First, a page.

Wide, the DCS spokesman, said he could not comment on why the agency screened out that first report of the alleged abuse. In general, he said, the more information DCS officials are given, the better able they are to determine whether to initiate an investigation.

The agency did begin an investigation after receiving a second report Dec. 22, federal court records show.

A second Indianapolis Star story, from the same date and time, reported by Vic Ryckaert, Justin L. Mack and Madeline Buckley, is headed "Ex-Park Tudor coach Kyle Cox accused of sending sexually explicit messages to student." Some quotes:
While detectives investigated accusations that a basketball coach repeatedly coerced a 15-year-old student to send him explicit images, administrators and an attorney for a prestigious Indianapolis private school hindered the investigation, federal court documents reveal.

A searing federal criminal complaint that charges former Park Tudor basketball coach Kyle Cox, 31, with a sex offense tells two stories: one that describes the former coach’s confidence that he “could work anywhere in the state” after the school learned about the inappropriate messages, and another that raises questions about whether school officials impeded the investigation. * * *

The complaint, which was unsealed at Cox’s hearing, alleges that Cox developed a relationship with a 15-year-old student during this school year's first semester. In addition to sending sexually explicit messages to the girl, Cox devised a plan to bring the girl to his home while his wife and children were out of town and tried to persuade the girl to meet him for sexual activity at the school, court documents said.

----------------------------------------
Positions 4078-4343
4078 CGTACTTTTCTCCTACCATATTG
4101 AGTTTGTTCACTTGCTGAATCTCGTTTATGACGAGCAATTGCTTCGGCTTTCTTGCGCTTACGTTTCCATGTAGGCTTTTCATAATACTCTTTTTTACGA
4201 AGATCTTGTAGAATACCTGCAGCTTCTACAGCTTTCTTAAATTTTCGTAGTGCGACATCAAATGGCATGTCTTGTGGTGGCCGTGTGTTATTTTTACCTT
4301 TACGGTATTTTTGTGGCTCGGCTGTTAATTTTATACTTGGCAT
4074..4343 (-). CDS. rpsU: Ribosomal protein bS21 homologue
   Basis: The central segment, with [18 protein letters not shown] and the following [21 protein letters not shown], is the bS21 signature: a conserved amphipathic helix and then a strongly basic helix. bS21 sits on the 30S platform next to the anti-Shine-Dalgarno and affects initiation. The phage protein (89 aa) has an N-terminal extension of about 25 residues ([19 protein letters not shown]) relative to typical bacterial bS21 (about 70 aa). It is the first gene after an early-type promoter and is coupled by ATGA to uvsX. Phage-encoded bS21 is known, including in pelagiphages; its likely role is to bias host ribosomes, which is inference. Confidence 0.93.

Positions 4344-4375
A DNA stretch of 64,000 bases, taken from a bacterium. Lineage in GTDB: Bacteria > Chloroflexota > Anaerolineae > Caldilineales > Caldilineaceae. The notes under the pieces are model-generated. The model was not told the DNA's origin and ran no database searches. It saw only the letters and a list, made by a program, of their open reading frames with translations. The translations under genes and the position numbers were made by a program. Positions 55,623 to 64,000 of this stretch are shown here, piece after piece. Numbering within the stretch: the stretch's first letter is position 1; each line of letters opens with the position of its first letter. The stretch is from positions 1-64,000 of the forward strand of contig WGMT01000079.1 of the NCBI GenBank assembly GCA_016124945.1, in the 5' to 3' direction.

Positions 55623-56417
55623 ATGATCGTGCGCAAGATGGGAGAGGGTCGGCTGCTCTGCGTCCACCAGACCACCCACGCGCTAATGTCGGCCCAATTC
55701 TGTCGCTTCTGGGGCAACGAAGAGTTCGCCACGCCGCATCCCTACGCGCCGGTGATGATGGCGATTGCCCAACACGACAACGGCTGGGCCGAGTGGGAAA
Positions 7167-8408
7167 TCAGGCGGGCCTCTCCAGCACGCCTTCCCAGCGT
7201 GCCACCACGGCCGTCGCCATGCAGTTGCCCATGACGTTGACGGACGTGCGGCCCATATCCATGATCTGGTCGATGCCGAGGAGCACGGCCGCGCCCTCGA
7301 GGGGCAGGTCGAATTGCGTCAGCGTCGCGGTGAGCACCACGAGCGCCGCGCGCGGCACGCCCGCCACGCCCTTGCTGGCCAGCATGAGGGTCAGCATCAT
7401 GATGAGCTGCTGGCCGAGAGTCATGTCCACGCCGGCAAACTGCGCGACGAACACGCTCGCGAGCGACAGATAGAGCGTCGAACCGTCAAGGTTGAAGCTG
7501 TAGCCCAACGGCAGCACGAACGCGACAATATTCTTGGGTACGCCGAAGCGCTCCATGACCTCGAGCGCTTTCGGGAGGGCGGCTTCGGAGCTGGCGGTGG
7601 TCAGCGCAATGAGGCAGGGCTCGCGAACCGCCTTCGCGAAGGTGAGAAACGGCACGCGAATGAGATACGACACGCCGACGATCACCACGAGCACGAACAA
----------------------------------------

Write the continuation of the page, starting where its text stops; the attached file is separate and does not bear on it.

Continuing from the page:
But his plans fell apart when the girl’s father discovered messages between his daughter and Cox, according to court documents.

The documents say the girl's father met with school officials on Dec. 14 and showed them an extensive array of screen shots of explicit messages between his daughter and Cox, which included a graphic picture of the girl. He allowed school officials and the school's attorney to review the material on his computer overnight. * * *

The attorney, who is unnamed in court documents, took the materials to his law office to create new copies and store them on a thumb drive, court documents said. He then returned the laptop and other items to Park Tudor.

The next day, Cox resigned, and the school filed an official report to the Department of Child Services, as required by law. The court documents, though, say the report was lacking in detail and did not say anything about the explicit messages the school and the attorney had in their possession.

The school also allowed Cox on Dec. 15 to take a school computer home to remove "personal" content, the criminal complaint said.

When police went to Park Tudor on Jan. 5 to speak with the person who filed the original report, she said she did not have any additional knowledge of the incident she reported because she was provided the information by the attorney representing the school, according to court documents.

The attorney told investigators that he would not offer any information because his conversations with school officials were “privileged communications,” court documents said. Police explained the importance of finding out who was in possession of the messages, but the attorney said that school officials held the computer only for a short time before returning it to the father.

The attorney said he believed that Park Tudor officials had done everything that they needed to do, according to court documents, and cited attorney-client privilege when refusing to provide additional information.

Two days later, on Jan. 7, police obtained warrants and searched Park Tudor, Cox and Cox’s home. When executing the searches, police confiscated employment records and a cellphone.

It wasn't until police began searching the school that the attorney told detectives that he received a laptop and documents from the girl’s father about three weeks earlier, court documents said.

The Star has made the federal criminal complaint available here.

The IBJ (Indianapolis Business Journal) also has several stories. "Feds aren't saying if Park Tudor, attorney could face charges," a Feb. 5th story by Hayleigh Colombo, begins:

Could Park Tudor School or its attorneys be in legal trouble for their handling of allegations of an inappropriate relationship between its former basketball coach and one of its students?